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NOTE: This is an update on a previous Neuron News article.
The Potter research group in the Laboratory for Neuroengineering at the Georgia Institute of Technology is making grand strides with their work in building a “simple” moving robot that is controlled by living brain cells.
The group has successfully demonstrated the direct connection of rat neurons to a robotic device, which is then controlled by the electrical activity of the neurons. The robot used in this important study was built by K-Team S.A., a Swiss company that manufactures mobile minirobots for use in advanced education and research.
Brain cells extracted from a rat brain are dropped into a glass dish that is covered with metal electrodes. The cells settle in an uncontrolled way onto the contacts, and are kept alive (not a simple task!) so that the resulting electrical activity from the living cells may be detected and transmitted to the wiring of the robot.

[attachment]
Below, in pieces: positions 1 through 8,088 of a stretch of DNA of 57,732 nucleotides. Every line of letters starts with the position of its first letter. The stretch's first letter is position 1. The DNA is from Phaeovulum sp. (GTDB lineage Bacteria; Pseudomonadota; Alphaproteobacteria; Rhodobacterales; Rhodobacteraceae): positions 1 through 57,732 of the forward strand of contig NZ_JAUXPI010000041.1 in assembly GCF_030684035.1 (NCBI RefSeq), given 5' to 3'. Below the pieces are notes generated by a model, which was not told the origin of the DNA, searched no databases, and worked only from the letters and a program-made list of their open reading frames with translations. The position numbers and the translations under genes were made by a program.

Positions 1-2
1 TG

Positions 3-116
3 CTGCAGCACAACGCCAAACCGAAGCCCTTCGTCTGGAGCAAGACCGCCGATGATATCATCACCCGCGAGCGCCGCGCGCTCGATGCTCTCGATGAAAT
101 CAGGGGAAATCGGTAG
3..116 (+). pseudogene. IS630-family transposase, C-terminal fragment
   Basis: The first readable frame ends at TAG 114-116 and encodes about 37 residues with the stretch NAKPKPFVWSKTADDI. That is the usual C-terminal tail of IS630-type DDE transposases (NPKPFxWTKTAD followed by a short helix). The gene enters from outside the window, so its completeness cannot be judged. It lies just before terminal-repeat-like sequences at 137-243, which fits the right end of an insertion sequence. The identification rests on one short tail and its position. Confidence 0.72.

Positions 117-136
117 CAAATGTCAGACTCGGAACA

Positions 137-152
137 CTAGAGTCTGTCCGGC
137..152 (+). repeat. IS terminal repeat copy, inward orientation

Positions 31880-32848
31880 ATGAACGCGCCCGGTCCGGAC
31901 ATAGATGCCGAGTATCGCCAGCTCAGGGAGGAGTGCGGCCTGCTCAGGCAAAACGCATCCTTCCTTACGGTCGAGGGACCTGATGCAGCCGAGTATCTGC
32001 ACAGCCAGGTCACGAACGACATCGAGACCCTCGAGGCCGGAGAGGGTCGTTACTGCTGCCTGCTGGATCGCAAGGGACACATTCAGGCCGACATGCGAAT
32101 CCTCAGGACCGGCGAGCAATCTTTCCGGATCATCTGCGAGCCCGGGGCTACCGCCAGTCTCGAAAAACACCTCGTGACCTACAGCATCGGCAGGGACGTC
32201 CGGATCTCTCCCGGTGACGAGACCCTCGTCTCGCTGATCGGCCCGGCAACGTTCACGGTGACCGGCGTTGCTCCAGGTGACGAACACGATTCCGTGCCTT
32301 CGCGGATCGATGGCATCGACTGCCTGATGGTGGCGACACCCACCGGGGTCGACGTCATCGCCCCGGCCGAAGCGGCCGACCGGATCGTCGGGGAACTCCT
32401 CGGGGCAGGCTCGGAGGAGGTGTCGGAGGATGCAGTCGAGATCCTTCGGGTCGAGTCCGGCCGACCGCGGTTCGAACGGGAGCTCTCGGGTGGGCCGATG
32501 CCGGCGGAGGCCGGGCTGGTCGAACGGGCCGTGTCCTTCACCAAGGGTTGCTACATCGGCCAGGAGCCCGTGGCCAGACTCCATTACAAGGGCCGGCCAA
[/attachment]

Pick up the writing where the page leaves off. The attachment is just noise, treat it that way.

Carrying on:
A primary goal of this work is to figure out how these networks result in some physical activity, which then might lead to more clear understandings about how our brain works when we think, remember, and move our bodies.
The result? “It’s alive! Alive!” Although, you’ll have to believe the still picture on the linked website article, as no movies seem to be available at the time of this posting. This development seems quite exciting. On the other hand, the wife of this editor certainly doesnot like mice, and she might not appreciate minirobots controlled by mice brains. Well, with some advancements in science there inevitably come some downsides.
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